I went to Ueno Zoo after going to see the Cherry Blossoms. It wasn't too crowded, which was a nice change. It has a very nice layout, and has several species, several of which you will not see in the average zoo in the United States.
I was disappointed that I was unable to see the Giant Panda. I also was somewhat concerned with some of the animals that seemed to be agitated--for example, the two polar bears that kept on pacing for the entire 15 minutes that I watched them. However, all the animals seemed to be well cared for, and some stood out as impressive and exotic. The tiger and bear displays were impressive, and the red panda was adorable.
I went to see the Giant Panda, but I was disappointed when I got in I was informed that he died 2 years ago.
But this zoo still is the best Zoo in Tokyo. Found many other animals to get some photos and it has a huge park with Lotus Flowers (but i couldnt see the Lotus flow coz its not the right season). Its much better if you go with a kid with you, they love the Mini-Farm place.
The Ueno Zoological Gardens were an excellent way to spend an afternoon, and was big enough to take up an entire afternoon with premises large enough to warrant a west side, an east side, and a monorail connecting the two. The entire zoo is not limited to animals, however; there are many restaurants, cafes, ice cream and popcorn stands, and photo opportunities to be enjoyed, as well as a picturesque lake with its own extensive seating area. The zoo’s main gate is on the east side, across from the park entrance near Ueno Station. We managed to see every exhibit except for the penguins (how ever did we miss those?) and had a great time. The only downsides were the crowds and that the zoo keeps some of their larger animals in proportionately small rooms (due to the weather, cleaning, or something else) which added to crowding and lack of photo opportunities.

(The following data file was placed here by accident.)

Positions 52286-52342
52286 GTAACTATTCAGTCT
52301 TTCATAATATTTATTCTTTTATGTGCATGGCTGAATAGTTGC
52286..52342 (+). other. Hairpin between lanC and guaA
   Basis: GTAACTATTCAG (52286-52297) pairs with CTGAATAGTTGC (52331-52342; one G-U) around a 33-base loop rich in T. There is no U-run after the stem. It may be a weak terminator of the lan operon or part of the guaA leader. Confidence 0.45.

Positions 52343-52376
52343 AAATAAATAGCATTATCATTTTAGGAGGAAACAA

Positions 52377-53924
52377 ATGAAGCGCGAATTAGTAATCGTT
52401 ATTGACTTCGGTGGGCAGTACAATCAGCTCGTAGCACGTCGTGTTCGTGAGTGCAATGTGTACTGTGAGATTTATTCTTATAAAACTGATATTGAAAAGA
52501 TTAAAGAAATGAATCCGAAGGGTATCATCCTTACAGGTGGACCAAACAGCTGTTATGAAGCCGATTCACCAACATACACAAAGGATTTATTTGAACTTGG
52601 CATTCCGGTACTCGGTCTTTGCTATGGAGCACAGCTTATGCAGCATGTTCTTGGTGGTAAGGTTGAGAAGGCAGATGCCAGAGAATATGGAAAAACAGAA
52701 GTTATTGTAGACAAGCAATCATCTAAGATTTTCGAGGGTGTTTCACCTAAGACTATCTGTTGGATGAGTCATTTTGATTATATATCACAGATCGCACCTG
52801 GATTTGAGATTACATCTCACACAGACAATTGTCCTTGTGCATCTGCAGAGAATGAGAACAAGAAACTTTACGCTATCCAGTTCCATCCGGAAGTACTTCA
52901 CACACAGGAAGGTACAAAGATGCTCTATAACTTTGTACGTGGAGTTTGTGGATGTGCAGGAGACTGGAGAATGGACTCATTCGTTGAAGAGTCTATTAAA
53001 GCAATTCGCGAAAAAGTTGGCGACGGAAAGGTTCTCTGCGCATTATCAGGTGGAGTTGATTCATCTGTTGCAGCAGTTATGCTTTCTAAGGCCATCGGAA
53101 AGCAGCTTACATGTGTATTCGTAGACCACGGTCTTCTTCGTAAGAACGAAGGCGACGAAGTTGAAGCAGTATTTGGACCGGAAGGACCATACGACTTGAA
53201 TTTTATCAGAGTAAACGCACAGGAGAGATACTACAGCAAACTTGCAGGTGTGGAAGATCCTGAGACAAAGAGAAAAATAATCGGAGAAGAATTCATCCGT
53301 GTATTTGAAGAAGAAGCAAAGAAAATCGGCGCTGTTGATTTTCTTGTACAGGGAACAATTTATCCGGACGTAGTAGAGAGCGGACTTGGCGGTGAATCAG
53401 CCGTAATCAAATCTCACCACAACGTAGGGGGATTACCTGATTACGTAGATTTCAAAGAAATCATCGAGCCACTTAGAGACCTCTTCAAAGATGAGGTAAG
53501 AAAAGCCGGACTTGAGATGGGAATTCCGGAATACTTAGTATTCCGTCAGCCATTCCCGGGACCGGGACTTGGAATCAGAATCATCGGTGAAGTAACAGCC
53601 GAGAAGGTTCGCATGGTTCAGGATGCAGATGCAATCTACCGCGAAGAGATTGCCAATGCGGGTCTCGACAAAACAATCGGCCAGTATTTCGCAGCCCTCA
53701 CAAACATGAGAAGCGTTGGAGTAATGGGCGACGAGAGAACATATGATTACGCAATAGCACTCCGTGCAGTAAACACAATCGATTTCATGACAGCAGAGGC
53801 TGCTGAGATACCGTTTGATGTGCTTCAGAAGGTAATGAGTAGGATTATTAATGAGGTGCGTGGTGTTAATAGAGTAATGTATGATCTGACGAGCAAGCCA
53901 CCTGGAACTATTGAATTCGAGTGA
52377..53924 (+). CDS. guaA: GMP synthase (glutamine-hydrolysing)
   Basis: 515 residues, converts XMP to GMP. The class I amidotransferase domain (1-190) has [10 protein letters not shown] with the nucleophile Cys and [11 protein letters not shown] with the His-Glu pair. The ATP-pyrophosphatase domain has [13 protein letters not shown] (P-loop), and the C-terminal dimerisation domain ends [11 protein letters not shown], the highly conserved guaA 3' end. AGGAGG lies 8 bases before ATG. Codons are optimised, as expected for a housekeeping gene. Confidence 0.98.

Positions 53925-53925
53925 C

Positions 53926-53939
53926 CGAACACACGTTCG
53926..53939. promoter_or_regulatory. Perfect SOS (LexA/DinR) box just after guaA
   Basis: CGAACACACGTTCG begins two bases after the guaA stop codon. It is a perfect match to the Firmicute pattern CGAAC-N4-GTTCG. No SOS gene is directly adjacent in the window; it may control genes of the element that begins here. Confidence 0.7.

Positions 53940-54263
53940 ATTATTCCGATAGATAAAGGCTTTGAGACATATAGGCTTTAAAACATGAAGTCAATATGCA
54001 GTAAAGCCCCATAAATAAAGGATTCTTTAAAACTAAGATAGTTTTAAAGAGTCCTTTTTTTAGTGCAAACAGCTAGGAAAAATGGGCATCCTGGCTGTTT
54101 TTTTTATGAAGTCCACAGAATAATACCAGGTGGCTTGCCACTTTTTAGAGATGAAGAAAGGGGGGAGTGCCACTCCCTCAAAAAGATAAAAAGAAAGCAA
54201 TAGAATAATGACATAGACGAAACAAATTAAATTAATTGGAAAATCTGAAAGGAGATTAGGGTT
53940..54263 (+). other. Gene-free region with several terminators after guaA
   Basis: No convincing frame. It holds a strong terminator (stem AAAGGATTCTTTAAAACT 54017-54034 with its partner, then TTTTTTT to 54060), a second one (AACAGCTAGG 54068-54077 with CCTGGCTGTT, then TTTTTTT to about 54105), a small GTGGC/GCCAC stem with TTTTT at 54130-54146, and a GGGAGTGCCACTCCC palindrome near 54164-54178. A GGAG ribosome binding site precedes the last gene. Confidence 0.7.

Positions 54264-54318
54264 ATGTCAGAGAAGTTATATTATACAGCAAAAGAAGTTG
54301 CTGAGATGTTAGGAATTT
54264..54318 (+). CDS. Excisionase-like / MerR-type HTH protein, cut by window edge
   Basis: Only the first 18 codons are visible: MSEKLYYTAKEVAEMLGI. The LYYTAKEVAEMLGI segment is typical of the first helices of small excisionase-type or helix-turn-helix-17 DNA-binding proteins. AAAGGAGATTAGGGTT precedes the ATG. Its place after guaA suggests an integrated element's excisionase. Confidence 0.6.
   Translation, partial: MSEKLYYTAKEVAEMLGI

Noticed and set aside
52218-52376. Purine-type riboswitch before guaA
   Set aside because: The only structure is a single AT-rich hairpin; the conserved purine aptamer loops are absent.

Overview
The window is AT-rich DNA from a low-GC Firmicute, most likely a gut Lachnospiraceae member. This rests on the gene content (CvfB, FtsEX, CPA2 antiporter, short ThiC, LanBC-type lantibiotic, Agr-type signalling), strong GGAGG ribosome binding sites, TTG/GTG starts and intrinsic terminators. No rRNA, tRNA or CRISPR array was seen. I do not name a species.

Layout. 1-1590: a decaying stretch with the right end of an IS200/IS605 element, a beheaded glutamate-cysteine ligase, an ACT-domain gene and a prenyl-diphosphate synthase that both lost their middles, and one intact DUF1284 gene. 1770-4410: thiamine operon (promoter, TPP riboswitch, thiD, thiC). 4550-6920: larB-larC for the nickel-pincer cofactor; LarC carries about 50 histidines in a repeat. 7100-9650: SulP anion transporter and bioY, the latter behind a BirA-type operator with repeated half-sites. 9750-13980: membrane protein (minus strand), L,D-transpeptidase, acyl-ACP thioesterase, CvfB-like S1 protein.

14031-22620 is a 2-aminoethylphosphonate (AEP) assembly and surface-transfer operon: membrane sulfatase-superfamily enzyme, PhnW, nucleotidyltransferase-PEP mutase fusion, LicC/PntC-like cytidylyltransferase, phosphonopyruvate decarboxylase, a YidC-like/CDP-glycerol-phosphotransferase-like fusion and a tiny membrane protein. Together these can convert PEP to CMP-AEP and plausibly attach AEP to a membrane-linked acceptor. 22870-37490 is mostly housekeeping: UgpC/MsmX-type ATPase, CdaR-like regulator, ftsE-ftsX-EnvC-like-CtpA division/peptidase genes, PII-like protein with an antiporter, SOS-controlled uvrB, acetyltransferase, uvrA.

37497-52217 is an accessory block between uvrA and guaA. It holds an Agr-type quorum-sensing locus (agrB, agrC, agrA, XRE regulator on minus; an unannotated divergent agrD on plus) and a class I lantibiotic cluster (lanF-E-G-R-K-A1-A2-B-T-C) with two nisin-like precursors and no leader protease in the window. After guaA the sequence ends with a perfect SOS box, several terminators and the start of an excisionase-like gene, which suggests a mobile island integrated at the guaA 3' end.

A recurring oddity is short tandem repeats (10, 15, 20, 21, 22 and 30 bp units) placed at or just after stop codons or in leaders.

I went for the panda, but fell in love with the rest. Ling ling, the Chinese panda, is the absolute star and crowd-pleaser at the Ueno zoo. If in doubt, just check out the souvenir stands and you'll realize that most of them have to do with pandas.
It was my first time to see a panda, and somehow I pictured them differently (cleaner and whiter for one) and was sort of disappointed at the whole hype surrounding these bears and their breeding efforts.
On the other hand, the other inhabitants of Ueno were totally fun to watch. The bear mountain delivers what it promises, while the Africa section has huge hypos, giraffes, rhinos and other massive animals. The rhino almost peed on us, while the gorillas were incredibly human-like.
A first for me was the "world of night" section. After descending into a cave and once your eyes adjust to the dim lighting, you get to see all kinds of animals that only come out at night (mostly different kinds of rats) or that live underground in perpetual darkness. This was absolutely fascinating as I had never even thought of all these creatures and their lifestyles.
There are few pandas left in the world, and Ling ling is still worth coming for. But, there's much more in store at Ueno than the pandas!
Lions, tigers, and bears, Oh my! The Ueno zoo has it all. They carry a wide variety of animal from all over the world. Your chances of finding your favorite animal here are quite good because it seems that they have acquired many of the favorite animals from the world. Ueno zoo is also very foreigner friendly. They have guide books in several different languages including English and on each cage there the English name is labeled. There is a bird house and various other bird cages scattered throughout the park near all the other animals. My favorites were probably the gorillas or the tiger. When I went to see the tiger, it was through a large glass panel that separated me from his pen and when I was there, he decided to give me an up close exclusive chat because he paced back and forth only inches away from me. You can get pretty close to the family of elephants and maybe if you're lucky, one of the sea lions will swim close to you. Bear hill was quite interesting because of all the different sorts of bears they had. Of course they have monkeys and hippopotamuses and like all zoos, plenty of ice cream and stuffed animal shops. The Ueno zoo is definitely worth a visit just to see all the animals that are either native to Japan or found else where in the world.